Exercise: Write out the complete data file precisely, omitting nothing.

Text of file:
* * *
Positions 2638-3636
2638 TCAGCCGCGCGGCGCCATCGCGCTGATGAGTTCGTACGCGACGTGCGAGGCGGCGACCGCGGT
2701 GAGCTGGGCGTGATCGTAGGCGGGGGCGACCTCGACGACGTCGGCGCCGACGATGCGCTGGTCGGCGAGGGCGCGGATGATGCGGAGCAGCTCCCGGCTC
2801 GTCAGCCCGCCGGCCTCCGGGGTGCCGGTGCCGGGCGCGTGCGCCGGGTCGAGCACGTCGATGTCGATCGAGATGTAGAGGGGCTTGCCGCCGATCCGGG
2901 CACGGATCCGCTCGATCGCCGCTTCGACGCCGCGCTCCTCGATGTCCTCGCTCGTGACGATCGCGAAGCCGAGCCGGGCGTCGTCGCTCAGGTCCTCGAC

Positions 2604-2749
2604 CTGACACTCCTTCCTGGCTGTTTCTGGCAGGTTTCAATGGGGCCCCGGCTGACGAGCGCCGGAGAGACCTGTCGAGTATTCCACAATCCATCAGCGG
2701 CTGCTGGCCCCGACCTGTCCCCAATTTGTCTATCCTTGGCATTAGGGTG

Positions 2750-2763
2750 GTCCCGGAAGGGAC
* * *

Positions 2638-3636
2638 TCAGCCGCGCGGCGCCATCGCGCTGATGAGTTCGTACGCGACGTGCGAGGCGGCGACCGCGGT
2701 GAGCTGGGCGTGATCGTAGGCGGGGGCGACCTCGACGACGTCGGCGCCGACGATGCGCTGGTCGGCGAGGGCGCGGATGATGCGGAGCAGCTCCCGGCTC
2801 GTCAGCCCGCCGGCCTCCGGGGTGCCGGTGCCGGGCGCGTGCGCCGGGTCGAGCACGTCGATGTCGATCGAGATGTAGAGGGGCTTGCCGCCGATCCGGG
2901 CACGGATCCGCTCGATCGCCGCTTCGACGCCGCGCTCCTCGATGTCCTCGCTCGTGACGATCGCGAAGCCGAGCCGGGCGTCGTCGCTCAGGTCCTCGAC

Positions 2604-2749
2604 CTGACACTCCTTCCTGGCTGTTTCTGGCAGGTTTCAATGGGGCCCCGGCTGACGAGCGCCGGAGAGACCTGTCGAGTATTCCACAATCCATCAGCGG
2701 CTGCTGGCCCCGACCTGTCCCCAATTTGTCTATCCTTGGCATTAGGGTG

Positions 2750-2763
2750 GTCCCGGAAGGGAC